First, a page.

Microsoft may have retired Internet Explorer 6 (IE6) last week, but it's still keeping track of the ancient browser's user share on a death watch-like website that's been running for more than three years.
IE6 launched in August 2001, about two months before Windows XP shipped. Microsoft issued the final security update for IE6 on April 8, when it patched two critical vulnerabilities in the browser, then retired the browser as its patron, Windows XP, also went to pasture.
According to the still-live IE6 countdown website, which draws data from analytics vendor Net Applications, IE6 accounted for 4.2% of all browsers used in March.
In 2011, when it fired up the countdown site, Microsoft set a goal of reducing IE6's global share to less than 1%. It has yet to hit that benchmark. Instead, the browser has hung in there: IE6's user share last month was actually about five times larger than that of IE7, its 2006 successor.
The Redmond, Wash.-based software vendor expended significant PR capital to vilify IE6 during a five-year campaign to persuade users to upgrade to newer versions. That campaign started in 2009, when a Microsoft manager famously said, "Friends don't let friends use IE6." It continued in 2010 with claims that the browser was past its expiration date. The same year, Microsoft sent flowers to a mock funeral hosted by a Denver-based Web design group. In early 2012, Microsoft declared IE6 dead in the U.S. after the browser's user share in this country fell below 1%.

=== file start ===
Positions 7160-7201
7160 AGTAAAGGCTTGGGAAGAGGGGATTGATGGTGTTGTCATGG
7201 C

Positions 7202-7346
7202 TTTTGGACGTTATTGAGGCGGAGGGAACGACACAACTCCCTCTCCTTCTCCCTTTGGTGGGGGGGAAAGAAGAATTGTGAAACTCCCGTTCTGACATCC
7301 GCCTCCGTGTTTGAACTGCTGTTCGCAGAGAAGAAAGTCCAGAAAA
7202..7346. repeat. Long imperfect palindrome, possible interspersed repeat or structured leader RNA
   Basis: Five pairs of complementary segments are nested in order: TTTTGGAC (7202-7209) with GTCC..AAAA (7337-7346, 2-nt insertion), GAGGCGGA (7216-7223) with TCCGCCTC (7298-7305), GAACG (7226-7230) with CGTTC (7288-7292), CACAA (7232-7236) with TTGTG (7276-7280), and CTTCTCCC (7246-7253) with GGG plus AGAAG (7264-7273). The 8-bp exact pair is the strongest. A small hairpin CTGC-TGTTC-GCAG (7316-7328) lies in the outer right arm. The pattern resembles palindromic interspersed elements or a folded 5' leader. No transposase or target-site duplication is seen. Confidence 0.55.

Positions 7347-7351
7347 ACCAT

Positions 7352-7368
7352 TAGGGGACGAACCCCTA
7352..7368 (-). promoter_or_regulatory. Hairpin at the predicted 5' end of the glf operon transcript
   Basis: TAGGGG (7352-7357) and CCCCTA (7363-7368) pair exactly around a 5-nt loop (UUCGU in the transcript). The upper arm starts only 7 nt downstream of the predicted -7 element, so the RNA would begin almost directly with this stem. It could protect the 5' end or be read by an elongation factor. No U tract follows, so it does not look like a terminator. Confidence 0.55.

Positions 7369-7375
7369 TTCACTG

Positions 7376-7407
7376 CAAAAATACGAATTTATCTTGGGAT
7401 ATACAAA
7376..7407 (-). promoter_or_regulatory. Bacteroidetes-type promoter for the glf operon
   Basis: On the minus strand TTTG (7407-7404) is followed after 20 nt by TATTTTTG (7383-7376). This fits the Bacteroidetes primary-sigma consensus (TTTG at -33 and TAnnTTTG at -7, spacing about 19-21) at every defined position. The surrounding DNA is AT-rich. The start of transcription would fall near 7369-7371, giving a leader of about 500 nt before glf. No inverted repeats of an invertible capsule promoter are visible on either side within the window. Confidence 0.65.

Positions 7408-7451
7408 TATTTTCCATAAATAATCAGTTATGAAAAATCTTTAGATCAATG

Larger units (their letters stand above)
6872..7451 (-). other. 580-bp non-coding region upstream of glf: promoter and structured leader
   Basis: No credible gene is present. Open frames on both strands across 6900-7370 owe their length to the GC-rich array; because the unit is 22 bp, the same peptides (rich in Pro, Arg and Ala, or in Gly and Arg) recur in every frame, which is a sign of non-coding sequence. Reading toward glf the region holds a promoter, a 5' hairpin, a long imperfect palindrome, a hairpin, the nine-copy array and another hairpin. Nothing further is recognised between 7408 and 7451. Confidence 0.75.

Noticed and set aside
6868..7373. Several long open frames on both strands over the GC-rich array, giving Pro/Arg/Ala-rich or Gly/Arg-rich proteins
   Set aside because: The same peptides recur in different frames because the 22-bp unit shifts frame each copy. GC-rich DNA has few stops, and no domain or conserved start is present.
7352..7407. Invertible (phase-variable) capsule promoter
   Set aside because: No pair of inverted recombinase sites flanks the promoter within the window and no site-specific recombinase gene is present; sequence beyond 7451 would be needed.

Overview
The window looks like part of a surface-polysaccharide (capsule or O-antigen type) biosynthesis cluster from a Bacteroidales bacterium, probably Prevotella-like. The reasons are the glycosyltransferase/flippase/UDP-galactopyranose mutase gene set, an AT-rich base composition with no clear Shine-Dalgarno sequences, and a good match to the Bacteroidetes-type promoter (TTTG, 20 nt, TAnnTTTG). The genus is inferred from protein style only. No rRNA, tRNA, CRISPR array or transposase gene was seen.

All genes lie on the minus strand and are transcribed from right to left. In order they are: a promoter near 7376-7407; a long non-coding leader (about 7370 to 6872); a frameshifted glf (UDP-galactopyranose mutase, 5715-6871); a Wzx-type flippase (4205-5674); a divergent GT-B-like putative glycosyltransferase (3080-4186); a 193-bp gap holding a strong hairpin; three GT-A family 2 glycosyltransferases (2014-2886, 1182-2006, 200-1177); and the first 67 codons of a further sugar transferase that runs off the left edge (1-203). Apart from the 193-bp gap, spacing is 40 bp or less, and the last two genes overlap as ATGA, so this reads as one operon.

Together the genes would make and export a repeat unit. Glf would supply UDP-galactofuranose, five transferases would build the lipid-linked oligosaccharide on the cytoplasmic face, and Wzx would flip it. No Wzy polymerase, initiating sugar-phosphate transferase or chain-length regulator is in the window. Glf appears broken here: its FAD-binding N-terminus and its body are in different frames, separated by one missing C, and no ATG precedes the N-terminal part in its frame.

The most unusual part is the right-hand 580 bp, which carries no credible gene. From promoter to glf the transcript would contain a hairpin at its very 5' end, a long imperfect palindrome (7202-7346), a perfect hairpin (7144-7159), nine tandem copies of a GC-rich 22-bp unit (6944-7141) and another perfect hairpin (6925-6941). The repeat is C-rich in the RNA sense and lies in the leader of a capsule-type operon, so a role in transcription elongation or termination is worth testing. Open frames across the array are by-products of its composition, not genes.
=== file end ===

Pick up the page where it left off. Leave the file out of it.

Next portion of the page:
As of March, IE6's user share in the U.S. was 0.2%.
IE6's longevity can be attributed to two factors: Windows XP and China's largely-counterfeit love affair with the operating system.
Because IE6 was tied to XP from the latter's inception, and because Windows XP has itself resisted retirement -- as of March, it powered 28% of the world's personal computers -- the browser endured even Microsoft's attempts to push it into extinction.
Secondly, China -- where XP remains the most popular PC operating system (in part because it has been widely pirated) -- remains the largest haven for IE6. Microsoft's countdown site claimed that 22% of the browsers used in the People's Republic last month were copies of IE6.
With three-fourths of the world's copies of IE6 running on Chinese PCs, IE6 will maintain a too-healthy-for-Redmond user share until China finally forsakes Windows XP. That day, however, seems far in the future, even with patches halted.
Since it will no longer be patched, IE6, like its OS partner, will be an easy target for cybercriminals, who, security experts have argued, will reverse-engineer future updates on still-supported versions, like IE8 and Windows 7, to find vulnerabilities in the older code.
Security professionals have urged Windows XP users, and by association those running IE6, to abandon Microsoft's browsers for rivals, like Google's Chrome and Mozilla's Firefox, which run on the aged operating system and will continue to receive bug fixes for at least the next 12 months.
Gregg Keizer covers Microsoft, security issues, Apple, Web browsers and general technology breaking news for Computerworld. Follow Gregg on Twitter, at @gkeizer, and on Google+, or subscribe to Gregg's RSS feed . His email address is firstname.lastname@example.org.